Tumor Translocations; Prostate Cancer; Androgen Receptor; AID; PIWIL1; Nuclear Architecture; LINE-1 Repeats; ORF2; DNA Damage/Repair; LNCaP Cells
The Mini-Mental State Examination (MMSE) is one of the most commonly used instruments in the evaluation of global cognitive status. Few studies have investigated the relationship among its components in terms of factorial structure in Japanese individuals suffering from dementia. The aims of this study were: 1) to analyze the factorial structure of MMSE in Japanese dementia patients, 2) to clarify the MMSE static structure in identifying different cognitive profiles and understanding how these profiles are related to levels of dysfunction in subsets of dementia patients.
30,895 consecutive outpatients with dementia were evaluated. The 11 subtests composing the MMSE and the global MMSE score were analyzed. Factor analysis based on principal component analysis with Promax rotation was applied to the data representing the frequency of failures in each subtest as identified by the MMSE.
Factor analysis identified three factors that explained approximately 44.57% of the total variance. The first factor, immediate memory, essentially constituted a simple index of the reading and writing subtests. The second factor, orientation and delayed recall, expressed the ability to handle new information. The third factor, working memory, was most closely related to the severity of dementia at the time of test administration.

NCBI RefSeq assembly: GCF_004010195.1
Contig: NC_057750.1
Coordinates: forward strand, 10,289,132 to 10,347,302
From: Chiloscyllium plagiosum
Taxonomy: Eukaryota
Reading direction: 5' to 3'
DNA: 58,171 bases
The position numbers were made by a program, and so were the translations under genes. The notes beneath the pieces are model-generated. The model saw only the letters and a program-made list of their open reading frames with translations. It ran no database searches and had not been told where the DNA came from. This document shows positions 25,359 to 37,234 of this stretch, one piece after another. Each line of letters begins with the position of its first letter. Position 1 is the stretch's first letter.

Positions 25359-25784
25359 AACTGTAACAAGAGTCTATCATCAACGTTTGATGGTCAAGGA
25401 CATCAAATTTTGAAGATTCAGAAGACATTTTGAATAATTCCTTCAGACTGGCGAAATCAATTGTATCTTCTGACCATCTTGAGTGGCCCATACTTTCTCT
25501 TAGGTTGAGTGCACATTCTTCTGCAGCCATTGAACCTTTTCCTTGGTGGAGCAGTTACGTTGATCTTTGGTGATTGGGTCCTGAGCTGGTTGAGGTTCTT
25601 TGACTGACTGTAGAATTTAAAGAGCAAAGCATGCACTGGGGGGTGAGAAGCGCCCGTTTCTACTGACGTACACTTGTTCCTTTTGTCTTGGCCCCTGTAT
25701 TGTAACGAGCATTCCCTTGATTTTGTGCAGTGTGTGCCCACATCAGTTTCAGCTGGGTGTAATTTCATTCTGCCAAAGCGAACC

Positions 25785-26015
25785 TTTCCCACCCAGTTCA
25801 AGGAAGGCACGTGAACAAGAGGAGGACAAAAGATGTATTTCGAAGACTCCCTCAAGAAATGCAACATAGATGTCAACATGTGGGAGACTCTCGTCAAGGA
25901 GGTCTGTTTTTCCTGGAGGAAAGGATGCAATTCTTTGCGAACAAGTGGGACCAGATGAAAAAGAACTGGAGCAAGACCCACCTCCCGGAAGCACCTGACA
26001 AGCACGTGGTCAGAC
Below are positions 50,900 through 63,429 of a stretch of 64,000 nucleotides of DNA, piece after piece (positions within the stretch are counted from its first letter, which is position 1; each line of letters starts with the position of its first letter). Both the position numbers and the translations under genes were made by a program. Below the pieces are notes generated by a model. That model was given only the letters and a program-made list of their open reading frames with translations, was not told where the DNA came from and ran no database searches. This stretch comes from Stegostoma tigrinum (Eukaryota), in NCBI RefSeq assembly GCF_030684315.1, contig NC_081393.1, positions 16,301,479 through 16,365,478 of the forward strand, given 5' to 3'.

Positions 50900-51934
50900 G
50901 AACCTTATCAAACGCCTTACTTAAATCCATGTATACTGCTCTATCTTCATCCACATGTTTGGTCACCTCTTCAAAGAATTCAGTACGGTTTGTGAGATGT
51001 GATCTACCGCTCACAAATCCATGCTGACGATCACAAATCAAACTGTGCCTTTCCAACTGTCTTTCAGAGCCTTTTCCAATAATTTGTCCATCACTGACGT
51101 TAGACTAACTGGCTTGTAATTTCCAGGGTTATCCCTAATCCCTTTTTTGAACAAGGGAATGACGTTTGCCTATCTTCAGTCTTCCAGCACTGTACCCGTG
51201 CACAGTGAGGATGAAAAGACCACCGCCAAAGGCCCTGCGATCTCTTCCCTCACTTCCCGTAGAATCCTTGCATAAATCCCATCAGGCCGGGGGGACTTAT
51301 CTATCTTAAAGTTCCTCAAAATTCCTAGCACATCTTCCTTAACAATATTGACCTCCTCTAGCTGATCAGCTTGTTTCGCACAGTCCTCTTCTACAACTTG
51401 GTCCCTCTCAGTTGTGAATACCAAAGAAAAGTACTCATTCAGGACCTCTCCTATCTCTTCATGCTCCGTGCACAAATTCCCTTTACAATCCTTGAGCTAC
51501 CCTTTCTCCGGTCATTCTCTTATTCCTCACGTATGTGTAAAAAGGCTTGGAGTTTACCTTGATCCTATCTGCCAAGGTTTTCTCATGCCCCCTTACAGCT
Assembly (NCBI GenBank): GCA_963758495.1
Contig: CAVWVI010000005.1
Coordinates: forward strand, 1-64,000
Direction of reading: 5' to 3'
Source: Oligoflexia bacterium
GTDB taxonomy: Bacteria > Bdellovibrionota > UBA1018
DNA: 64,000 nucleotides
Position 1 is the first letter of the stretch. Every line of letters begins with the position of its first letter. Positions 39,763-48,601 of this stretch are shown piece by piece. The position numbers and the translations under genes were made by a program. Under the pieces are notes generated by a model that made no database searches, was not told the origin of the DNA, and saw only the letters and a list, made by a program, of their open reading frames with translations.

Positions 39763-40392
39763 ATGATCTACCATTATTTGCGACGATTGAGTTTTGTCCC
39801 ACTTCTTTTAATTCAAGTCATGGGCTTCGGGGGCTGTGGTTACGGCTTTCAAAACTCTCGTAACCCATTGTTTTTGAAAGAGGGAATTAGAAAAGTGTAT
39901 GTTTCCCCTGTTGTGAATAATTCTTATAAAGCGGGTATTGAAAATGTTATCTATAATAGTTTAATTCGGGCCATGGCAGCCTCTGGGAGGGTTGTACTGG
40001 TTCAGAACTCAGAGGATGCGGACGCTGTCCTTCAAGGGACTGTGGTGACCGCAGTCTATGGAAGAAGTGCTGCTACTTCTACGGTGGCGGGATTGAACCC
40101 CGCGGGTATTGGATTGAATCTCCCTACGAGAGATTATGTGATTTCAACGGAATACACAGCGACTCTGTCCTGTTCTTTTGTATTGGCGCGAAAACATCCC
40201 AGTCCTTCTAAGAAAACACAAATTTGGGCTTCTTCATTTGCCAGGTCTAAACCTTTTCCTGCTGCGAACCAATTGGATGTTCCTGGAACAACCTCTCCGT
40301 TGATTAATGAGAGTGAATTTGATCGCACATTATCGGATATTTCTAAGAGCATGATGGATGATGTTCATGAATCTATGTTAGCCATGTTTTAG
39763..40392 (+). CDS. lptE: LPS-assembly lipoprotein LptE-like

Japanese dementia patients appear to develop difficulty handling new information in the early stages of their disease. This finding, and our finding that there is a factor associated with disease severity, suggest that understanding the specific factors related to subtest items, which underlie the total MMSE score may be useful to clinicians in planning interventions for Japanese patients in the early stages of dementia.
This study was to measure changes in frontal brain activation in young children during picture book reading with their mothers.
The cross-sectional sample consisted of 15 young Japanese children (8 girls and 7 boys, mean age 23.1±3.4). Two experimental tasks were presented as follows: Task 1 (picture book reading with their mothers); Task 2 (viewing of book-on-video). Duration of task stimulus was 180 sec and the 60 sec interval was filled. Brain activation was measured using an optical topography system.
Significant increases in oxy-Hb were observed in both right and left frontal areas in response to Task 1 compared to Task 2. There were significant correlations between child’s brain activity and mothers’ and children’s verbal – nonverbal behaviors.
There was greater frontal lobe activation in children when they were engaged in a picture book reading task with their mothers, as opposed to passive viewing of a videotape in which the story was read to them. Social and verbal engagement of the mother in reading picture books with her young child may mediate frontal brain activity in the child.
picture book reading; verbal – nonverbal behaviors; frontal brain activation; near-infrared spectroscopy (NIRS)
To establish an index to predict ART outcomes and to identify infertile patients who need LH supplementation during ovarian stimulation.